Nii Obodai Photo by Chris Riley0
In a visual age, visionaries
by Chris Riley
From portraits of the men and women who made Bangladesh, to a poem to The Buriganga. From an intimate examination of the bond between two sisters and a rare skin disorder to the documentation of Chinese pollution. From Mexican magical realism to Iranian reality and the brutality of war. From students to mentors and beyond. The picture editors from Time, Geo and The Guardian meet the Majority World as it finds both voice and vision. In among the teeming Dhaka Chobi Mela’s white background posters seem to be beacons of a new world: less depressed, less angry and newly empowered to write not only Bangladesh’s future but our own.
Last time I was here I loved the student show and this year was no different. Tutored, mentored and cajoled by Morten Krogvold a group of 25 students documented Dhaka’s human side and created a show in four days, including the shoots and the printed catalogue. Rather than descend into the depression of all of Dhaka’s problems the students plundered its substructures to elevate the fine and the fun. Idiosyncratic, profound and often simply cool, the show was a triumph of story-telling with a twist: stories told by young men and women about the goodness of the human spirit and its capacity to prevail. This work was not full of parental anger, it was full of a child’s delight. I loved it.
It had to be seen in the context of a photography community questioning the fundamentals and economics of their trade even as the art form itself is emerging as a massively influential universal language of the digital age. Dhaka felt like the perfect backdrop to the conversations, a city with broken infrastructure trying to sort out a way to manage its prolific growth. It was noisy, dangerous and occasionally violent. Yet Dhaka provided the Dhaka Art Center and the Asiatic Gallery of Fine Arts among others as sanctuaries for art and thoughtful conversation. Images from Australia, Africa, Mexico and many more made sure Chobi Mela was as comprehensive a survey of world photography as it was a deep study into photography’s development in the digital age.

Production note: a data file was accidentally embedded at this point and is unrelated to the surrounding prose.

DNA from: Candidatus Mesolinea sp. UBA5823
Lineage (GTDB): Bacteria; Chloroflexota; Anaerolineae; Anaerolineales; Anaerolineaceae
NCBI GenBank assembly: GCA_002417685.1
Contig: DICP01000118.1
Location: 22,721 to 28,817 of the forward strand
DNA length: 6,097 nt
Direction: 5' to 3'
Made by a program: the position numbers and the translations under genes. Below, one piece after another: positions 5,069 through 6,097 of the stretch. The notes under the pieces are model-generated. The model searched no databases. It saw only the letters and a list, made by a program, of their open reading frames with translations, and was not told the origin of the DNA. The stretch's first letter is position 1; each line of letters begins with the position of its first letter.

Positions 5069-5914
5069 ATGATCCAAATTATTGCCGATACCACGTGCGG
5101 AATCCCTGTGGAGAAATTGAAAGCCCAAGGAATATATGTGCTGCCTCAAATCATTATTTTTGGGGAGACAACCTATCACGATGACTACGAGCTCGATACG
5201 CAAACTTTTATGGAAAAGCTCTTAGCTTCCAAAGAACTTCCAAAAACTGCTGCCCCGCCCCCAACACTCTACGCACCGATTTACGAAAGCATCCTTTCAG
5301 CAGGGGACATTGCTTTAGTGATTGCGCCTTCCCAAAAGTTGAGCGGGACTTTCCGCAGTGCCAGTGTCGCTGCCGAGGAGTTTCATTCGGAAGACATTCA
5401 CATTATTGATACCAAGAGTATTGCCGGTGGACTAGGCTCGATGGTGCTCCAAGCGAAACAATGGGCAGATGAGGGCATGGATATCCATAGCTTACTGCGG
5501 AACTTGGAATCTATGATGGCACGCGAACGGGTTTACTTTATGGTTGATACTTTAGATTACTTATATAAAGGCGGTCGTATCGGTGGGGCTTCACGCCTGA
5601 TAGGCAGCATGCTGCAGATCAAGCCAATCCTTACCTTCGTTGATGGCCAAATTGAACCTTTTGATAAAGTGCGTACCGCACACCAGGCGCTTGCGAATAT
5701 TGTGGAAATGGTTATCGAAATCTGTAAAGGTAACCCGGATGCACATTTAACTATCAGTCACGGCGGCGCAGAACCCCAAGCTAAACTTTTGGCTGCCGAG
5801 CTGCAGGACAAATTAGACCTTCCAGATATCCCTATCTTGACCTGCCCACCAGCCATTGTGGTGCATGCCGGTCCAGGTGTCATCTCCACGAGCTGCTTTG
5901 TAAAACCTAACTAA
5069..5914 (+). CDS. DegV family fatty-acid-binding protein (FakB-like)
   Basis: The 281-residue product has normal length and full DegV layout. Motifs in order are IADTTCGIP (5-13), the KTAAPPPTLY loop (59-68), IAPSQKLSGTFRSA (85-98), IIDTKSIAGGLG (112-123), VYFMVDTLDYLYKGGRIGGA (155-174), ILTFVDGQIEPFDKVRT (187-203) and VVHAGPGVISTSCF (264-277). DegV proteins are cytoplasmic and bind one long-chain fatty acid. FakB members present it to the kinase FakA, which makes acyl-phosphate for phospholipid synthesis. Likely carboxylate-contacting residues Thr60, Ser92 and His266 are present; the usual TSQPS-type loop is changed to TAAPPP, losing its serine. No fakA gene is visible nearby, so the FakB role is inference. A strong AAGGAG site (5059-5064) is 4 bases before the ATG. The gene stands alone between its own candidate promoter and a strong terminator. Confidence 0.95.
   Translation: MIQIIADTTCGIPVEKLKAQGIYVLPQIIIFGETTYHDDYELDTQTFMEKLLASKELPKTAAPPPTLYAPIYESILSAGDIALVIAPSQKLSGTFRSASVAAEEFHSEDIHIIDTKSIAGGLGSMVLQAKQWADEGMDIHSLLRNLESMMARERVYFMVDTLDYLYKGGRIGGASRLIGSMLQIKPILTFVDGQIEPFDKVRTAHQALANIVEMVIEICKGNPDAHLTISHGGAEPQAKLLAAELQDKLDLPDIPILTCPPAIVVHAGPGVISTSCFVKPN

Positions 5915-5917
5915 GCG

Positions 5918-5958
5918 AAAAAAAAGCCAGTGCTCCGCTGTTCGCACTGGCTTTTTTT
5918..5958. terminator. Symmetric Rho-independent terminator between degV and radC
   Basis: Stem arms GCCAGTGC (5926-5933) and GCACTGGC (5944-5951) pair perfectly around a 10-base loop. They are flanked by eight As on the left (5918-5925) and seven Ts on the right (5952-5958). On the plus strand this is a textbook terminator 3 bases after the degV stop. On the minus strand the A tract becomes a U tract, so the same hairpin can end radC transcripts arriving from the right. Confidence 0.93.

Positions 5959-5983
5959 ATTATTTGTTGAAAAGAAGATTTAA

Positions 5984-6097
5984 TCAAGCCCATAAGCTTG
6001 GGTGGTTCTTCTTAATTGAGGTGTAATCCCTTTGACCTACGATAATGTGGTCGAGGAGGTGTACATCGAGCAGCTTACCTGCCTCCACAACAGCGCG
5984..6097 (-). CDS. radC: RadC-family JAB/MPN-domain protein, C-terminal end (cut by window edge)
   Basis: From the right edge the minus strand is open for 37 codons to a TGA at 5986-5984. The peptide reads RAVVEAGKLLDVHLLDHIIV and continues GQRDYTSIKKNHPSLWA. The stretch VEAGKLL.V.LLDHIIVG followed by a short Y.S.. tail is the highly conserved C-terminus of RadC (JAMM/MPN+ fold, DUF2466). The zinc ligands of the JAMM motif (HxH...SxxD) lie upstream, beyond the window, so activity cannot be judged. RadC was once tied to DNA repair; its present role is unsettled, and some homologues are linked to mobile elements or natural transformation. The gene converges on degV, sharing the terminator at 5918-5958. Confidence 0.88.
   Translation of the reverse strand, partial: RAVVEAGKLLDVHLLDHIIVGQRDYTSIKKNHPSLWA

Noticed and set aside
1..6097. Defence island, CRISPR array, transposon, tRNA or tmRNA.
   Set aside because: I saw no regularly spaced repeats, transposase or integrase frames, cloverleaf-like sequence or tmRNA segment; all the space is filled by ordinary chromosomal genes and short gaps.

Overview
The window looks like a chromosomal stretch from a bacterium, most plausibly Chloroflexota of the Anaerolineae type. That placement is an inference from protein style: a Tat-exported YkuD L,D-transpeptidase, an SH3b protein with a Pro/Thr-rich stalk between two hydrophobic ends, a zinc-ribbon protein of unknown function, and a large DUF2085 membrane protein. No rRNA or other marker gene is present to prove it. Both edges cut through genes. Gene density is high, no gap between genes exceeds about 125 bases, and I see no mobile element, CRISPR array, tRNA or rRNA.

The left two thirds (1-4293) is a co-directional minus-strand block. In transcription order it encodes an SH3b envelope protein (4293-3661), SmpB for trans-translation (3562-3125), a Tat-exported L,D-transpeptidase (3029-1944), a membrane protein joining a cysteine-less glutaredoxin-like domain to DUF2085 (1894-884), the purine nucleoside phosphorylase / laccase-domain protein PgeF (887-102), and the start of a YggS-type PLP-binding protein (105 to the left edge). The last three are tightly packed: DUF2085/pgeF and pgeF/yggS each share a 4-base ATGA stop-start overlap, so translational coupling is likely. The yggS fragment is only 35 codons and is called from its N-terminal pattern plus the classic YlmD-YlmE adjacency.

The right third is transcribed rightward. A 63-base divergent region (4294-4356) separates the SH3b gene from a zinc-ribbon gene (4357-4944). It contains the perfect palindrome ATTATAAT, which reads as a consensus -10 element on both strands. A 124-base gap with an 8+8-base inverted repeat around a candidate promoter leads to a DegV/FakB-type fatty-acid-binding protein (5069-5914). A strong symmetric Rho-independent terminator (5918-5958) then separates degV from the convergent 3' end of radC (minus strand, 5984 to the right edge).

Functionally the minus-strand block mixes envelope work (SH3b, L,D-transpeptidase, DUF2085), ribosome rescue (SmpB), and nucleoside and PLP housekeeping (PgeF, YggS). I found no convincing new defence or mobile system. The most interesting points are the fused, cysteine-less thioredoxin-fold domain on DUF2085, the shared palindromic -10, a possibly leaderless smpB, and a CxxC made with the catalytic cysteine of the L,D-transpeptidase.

Chobi Mela starts with a rally and ends with a celebration. It is both radical and inspirational. From an activist past it is now becoming a focus of modern activism: an activism of rebuilding and reclaiming after the activism of tearing down the social structures that have created havoc. I come to the end of my second Chobi Mela, the seventh in its history, once again reminded that change comes not from the top or the centre but from the bottom and the edge.
The theme this seventh season was “Fragility”, I wish the idea had been more thoroughly investigated because it seems perfect as a way of thinking about the photographic world itself. Massive changes are sweeping away reliable best practice and opening up photography to an instant and massive version of itself that causes concern among many practitioners. But what Chobi Mela demonstrates in the work shown is that there is no fragility or uncertainty in the fact that photographers are a powerful force in art. This is the visual age and, yes, these are the visionaries.
That is why I will be back in two years.
Visit Chris Riley’s website: http://www.studioriley.com/